By Ben Gammell
In 1783, as Americans adjusted to peace time following the Revolutionary War, a young man’s incredible adventure story was published in Hartford. John Ledyard’s Journal of Captain Cook’s Last Voyage recounted Ledyard’s travels with the world-famous British explorer on his third and last exploration of the Pacific Ocean. Between 1776 and 1780, while most Americans were fighting against British soldiers and seamen, John Ledyard, born in Groton, Connecticut, was aboard Captain Cook’s ship, the Resolution, encountering new lands and new peoples in the northern and southern Pacific, the Arctic Ocean, and along the coast of Alaska.
Ledyard was a unique and independent character, an adventurer at heart with great ambitions and a deep interest in indigenous people and cultures. At the age of 20 he quit Dartmouth College by building his own dugout canoe and fleeing down the Connecticut River to Hartford. He became a sailor, was coerced into joining the British Navy, sailed with Captain Cook, traversed Russia and Siberia by himself without any money (until he was arrested and thrown out of the country), and began an exploration of Africa before dying of an intestinal ailment in Cairo at the age of 37.
His tale of Captain Cook’s voyage was a best-seller in Connecticut and the newly-independent United States, and it led to some fame but little fortune. The book’s success was eclipsed by Cook’s own three-volume A Voyage to the Pacific Ocean, published posthumously less than a year after Ledyard’s account. (Cook was killed during the voyage in a confrontation with native Hawaiians.) Cook’s “official” account included a series of 87 engraved maps, charts, and illustrations. Ledyard’s book had no illustrations except for one map.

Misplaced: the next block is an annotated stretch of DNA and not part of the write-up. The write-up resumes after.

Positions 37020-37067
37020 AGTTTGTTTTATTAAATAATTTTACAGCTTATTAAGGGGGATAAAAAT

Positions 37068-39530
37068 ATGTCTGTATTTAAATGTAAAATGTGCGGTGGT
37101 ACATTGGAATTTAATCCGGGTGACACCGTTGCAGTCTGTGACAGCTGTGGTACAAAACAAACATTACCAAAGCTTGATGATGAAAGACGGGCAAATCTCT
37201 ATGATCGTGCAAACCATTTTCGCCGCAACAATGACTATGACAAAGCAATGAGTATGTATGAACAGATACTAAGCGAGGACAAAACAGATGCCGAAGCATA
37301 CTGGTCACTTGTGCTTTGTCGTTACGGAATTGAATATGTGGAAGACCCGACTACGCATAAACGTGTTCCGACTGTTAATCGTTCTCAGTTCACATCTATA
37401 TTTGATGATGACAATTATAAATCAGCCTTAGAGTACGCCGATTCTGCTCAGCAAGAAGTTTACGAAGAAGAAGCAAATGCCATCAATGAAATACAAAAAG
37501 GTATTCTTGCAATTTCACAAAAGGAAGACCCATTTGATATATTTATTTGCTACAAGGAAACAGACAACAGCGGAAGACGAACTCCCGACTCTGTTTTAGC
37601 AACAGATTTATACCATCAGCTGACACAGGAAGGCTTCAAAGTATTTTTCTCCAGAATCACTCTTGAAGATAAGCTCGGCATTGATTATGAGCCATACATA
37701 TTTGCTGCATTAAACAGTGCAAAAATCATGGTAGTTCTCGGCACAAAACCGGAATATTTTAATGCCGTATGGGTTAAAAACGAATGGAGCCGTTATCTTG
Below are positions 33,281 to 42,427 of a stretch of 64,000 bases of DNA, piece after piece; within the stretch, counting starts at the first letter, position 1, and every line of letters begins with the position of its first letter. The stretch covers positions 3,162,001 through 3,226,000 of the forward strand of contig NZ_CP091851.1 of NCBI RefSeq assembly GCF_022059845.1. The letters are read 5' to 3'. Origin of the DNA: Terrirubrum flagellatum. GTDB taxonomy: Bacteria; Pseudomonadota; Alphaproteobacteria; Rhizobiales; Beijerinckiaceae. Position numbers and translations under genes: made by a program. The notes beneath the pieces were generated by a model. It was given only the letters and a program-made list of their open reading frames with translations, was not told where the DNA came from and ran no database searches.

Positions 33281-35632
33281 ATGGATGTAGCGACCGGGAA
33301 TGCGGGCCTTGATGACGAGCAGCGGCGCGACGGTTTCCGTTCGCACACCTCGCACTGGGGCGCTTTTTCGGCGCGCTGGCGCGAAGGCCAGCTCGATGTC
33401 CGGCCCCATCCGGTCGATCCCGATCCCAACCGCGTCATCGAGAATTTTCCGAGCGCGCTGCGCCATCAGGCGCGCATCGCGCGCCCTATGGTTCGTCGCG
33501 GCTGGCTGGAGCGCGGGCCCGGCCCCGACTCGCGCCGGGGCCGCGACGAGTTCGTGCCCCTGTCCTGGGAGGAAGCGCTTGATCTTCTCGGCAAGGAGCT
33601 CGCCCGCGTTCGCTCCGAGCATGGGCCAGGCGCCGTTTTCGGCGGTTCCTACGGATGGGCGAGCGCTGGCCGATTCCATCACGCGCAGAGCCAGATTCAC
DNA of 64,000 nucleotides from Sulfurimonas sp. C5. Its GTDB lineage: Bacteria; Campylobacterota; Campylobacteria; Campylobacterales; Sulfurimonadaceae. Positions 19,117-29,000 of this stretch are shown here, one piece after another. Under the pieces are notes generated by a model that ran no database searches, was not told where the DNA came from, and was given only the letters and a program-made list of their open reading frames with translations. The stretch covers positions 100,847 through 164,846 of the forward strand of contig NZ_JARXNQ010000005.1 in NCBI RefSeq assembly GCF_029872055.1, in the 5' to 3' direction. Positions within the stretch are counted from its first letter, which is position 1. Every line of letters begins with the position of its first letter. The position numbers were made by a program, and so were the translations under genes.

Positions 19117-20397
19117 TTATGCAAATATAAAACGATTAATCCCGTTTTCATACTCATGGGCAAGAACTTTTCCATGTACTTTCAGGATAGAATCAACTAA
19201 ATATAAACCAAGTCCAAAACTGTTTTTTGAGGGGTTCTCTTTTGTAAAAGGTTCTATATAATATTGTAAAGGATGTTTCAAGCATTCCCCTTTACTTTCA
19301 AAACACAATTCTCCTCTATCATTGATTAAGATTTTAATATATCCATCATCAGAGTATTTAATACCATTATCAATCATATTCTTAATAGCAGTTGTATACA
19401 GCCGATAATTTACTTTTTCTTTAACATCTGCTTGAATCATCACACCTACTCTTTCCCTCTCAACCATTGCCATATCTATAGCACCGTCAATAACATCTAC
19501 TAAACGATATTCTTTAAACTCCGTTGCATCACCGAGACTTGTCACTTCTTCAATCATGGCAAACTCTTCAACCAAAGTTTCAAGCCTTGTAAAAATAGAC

In 1783, the same year both books were published, Jeremiah Wadsworth, a successful merchant from Hartford, purchased Cook’s volume in London; it’s possible he sought it out after reading Ledyard’s book. The engravings that came with the volume were unbound, and Wadsworth framed and displayed many of them in his home. In 1848 his son, Daniel Wadsworth, founder of the Wadsworth Atheneum, willed the engravings to the Connecticut Historical Society. Today, the engravings are accessible in the CHS Research Center. These vivid illustrations complement the adventurous narrative of Connecticut’s own world explorer, John Ledyard.
Ben Gammell is Coordinator of Interpretive and Education Projects at the Connecticut Historical Society.
© Connecticut Public Broadcasting Network and Connecticut Historical Society. All rights reserved. This article originally appeared on Connecticut History | WNPR News
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